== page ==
Texas Makes Getting Kids Outside A Priority
State Develops Plan for Healthier, Happier, Smarter Kids with Outdoor Time
Over 350 professionals from across the state of Texas met on December 3 and 4 at the University of Texas in Austin, to launch a strategic plan to connect kids with nature in the state. Hosted by the Texas partnership for Children in Nature, the conference attracted educators, conservationsists, health practitioners, and policy makers who gathered to learn about the Texas Children in Nature Strategic Plan and develop ways for the plan to be implemented in their communities. The plan was developed in partnership with Texas Parks and Wildlife Department and other organizations as a response to today’s trend away from outdoor play and learning and toward anindoor lifestyle associated with rising rates of childhood obesity and diabetes.
”The Texas Children in Nature Strategic Plan gives us a roadmap for restoring nature to the daily lives of every Texas child through schoolyard habitats, natural play areas at childcare centers and parks, and other strategies. With this much engagement from all corners of the state, we are ready to make it a reality,” said Allen Cooper of National Wildlife Federation, conference co-chairman.
More than 20 Texas leaders appeared at the conference to express support for the plan, including the chairman of the Texas chapter of the American Academy of Pediatrics, the medical director and vice president of Blue Cross Blue Shield of Texas, state representatives, municipal parks directors and many more.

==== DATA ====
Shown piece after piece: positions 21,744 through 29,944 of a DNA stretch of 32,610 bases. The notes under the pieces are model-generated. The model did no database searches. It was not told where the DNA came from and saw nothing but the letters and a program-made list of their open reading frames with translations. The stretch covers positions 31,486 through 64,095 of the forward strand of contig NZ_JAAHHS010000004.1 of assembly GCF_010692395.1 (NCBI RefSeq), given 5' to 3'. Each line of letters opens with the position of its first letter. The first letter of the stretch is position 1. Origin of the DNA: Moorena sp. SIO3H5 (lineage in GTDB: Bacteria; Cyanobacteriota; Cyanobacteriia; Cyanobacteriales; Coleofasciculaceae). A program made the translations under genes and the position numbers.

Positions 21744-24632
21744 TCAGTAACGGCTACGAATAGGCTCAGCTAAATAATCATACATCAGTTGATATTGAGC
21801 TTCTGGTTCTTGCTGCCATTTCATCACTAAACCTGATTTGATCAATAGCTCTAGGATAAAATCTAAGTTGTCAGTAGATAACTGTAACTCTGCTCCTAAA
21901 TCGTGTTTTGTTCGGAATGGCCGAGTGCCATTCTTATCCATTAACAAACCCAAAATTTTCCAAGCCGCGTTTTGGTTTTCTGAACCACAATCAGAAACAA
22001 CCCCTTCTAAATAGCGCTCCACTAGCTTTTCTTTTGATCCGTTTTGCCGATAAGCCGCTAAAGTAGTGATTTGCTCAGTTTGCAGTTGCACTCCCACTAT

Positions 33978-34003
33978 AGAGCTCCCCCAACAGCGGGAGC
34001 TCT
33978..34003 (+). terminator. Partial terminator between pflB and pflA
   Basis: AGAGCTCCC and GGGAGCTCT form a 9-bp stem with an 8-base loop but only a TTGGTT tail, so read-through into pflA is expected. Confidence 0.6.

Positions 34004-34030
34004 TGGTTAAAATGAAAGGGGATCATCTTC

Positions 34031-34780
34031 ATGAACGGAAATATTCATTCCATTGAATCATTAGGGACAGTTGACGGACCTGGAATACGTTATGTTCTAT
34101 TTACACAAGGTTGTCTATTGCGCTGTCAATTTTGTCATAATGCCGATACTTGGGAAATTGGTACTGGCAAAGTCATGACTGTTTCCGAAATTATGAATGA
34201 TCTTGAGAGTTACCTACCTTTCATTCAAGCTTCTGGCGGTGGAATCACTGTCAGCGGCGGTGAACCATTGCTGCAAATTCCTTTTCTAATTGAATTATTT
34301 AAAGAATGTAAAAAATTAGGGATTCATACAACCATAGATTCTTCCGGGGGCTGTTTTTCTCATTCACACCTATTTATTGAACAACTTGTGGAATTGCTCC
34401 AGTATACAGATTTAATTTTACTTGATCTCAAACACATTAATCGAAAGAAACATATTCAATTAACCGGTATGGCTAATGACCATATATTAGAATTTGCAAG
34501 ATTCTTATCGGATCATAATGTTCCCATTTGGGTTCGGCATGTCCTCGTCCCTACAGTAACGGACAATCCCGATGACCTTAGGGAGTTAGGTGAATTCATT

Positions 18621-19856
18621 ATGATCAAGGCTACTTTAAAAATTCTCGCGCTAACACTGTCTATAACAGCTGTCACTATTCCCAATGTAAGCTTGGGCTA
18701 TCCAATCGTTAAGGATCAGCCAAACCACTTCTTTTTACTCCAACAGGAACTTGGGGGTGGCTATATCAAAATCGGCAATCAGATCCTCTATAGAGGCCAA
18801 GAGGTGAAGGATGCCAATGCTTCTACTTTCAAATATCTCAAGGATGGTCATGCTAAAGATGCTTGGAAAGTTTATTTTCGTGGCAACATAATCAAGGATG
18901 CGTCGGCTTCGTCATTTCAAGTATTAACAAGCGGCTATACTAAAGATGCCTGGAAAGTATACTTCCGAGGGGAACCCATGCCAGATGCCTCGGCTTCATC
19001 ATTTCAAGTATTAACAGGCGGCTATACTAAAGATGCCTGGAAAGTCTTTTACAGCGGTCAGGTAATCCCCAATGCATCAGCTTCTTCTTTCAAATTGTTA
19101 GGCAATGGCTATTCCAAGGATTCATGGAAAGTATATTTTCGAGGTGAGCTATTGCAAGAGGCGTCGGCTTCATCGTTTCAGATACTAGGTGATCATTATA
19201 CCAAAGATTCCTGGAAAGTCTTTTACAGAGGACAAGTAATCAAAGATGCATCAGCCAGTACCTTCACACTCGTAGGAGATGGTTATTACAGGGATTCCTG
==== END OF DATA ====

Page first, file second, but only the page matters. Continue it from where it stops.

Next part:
Speaking at the conference, Dr. Kimberly Avila Edwards, a pediatrician at the Texas Center for the Prevention and Treatment of Childhood Obesity at Dell Children’s Medical Center of Central Texas, said, “If we don’t address this issue today, we’re facing the next generation with shorter life spans than their parents for the first time in history.”
During the Friday plenary sessions, the goals of the strategic plan where presented, along with model initiatives consistent with the plan that could be replicated. Some of the models featured included the healing gardens at Dell Children’s Medical Center, the Austin Independent School District’s outdoor classroom initiative, and the Texas Nature Challenge initiative. The plenary sessions was followed by workshops in which participants identified a next action step for achieving each goal of the strategic plan.
During the state’s 81st legislative session, organizations including the National Wildlife Federation advocated for the well-being of children through the creation of a formal state plan that would enable kids to spend more time out-of-doors and to better understand Texas’ natural resources.
The legislature heard the message and asked a coalition of groups to develop such a plan. By design the plan is concise, optimizes partnerships and focuses on implementation across multiple public and private sectors.
By the close of the conference 123 attendees from every region in the state had committed to serve on actions teams to bring the plan to fruition. With so much momentum building for this initiative, the Austin American-Stateman’s lead editorial on December 6 was on the diabetes epidemic in the state and noted the conference and the important work being done to get kids outside for better health.
”Research shows that time outside in nature makes kids happier, healthier, and smarter. This plan and this conference will help us bring those benefits to every Texas child,” said Allen Cooper.